"Business leaders like the idea of turning the schools into a marketplace where the consumer is king," Ravitch wrote, taking on presumptions that choice and competition are necessarily a public good. "But the problem with the marketplace is that it dissolves communities and replaces them with consumers. Going to school is not the same as going shopping. Parents should not be burdened with locating a suitable school for their child. They should be able to take their child to the neighborhood public school as a matter of course and expect that it has well-educated teachers and a sound educational program."
Schwartz concludes that the scramble for positional goods creates what's commonly called "the rat race." That's expressed here as "the burden of locating suitable schools" in a sea of "buyer beware." That parents cannot "take their child to the neighborhood public school as a matter of course and expect that it has well-educated teachers and a sound educational program" isn't a failure of teachers or public school systems or the communities where public schools are located. It's an enduring expression of political and economic will backed by an unwarranted faith in market-based solutions.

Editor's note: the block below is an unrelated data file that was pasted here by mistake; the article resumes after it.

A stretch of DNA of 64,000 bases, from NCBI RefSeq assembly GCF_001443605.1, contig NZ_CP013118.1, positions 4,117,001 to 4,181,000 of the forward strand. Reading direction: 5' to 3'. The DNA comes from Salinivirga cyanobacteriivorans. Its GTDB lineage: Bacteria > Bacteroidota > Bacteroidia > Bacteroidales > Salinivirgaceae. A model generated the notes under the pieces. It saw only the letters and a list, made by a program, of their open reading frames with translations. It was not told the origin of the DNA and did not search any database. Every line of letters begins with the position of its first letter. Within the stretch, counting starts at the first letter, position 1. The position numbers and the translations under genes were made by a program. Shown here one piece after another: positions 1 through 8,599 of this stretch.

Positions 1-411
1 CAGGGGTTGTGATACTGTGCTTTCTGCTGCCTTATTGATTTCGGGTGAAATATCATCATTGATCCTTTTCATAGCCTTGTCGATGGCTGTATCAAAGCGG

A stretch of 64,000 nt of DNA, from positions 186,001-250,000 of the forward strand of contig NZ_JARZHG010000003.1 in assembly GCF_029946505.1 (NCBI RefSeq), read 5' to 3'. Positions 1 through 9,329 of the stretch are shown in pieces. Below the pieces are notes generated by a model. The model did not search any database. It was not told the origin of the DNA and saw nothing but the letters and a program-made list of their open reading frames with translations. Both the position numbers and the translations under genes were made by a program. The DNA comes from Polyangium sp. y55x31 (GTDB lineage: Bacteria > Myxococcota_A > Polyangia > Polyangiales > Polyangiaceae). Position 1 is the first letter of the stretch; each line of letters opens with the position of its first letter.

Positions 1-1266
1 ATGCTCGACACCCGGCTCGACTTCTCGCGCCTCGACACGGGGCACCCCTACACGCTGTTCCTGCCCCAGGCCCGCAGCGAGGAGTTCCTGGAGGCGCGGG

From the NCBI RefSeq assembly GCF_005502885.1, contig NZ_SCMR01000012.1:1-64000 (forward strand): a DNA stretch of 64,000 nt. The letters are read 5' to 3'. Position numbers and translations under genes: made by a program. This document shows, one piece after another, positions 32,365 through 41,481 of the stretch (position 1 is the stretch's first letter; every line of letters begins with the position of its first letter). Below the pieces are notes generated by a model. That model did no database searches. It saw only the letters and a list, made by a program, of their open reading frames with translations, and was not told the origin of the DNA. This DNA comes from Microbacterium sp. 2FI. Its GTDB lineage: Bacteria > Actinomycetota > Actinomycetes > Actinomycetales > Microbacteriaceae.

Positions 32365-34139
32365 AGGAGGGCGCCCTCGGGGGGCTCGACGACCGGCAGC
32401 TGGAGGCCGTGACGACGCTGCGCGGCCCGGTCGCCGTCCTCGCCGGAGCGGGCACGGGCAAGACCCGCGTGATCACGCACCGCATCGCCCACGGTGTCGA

"When people have no choice, life is almost unbearable," Schwartz wrote in The Paradox of Choice
"As the number of available choices increases, as it has in our consumer culture, the autonomy, control and liberation this variety brings are powerful and positive. But as the number grows further, the negatives escalate until we become overloaded. At this point choice no longer liberates, but debilitates."
That's the problem with punishing and stigmatizing needy schools and pumping public education money into private markets. Or, as Ravitch put it, "With so much money aligned against the neighborhood public school and against education as a profession, public education itself is placed at risk."
That absolutely seems to be the goal.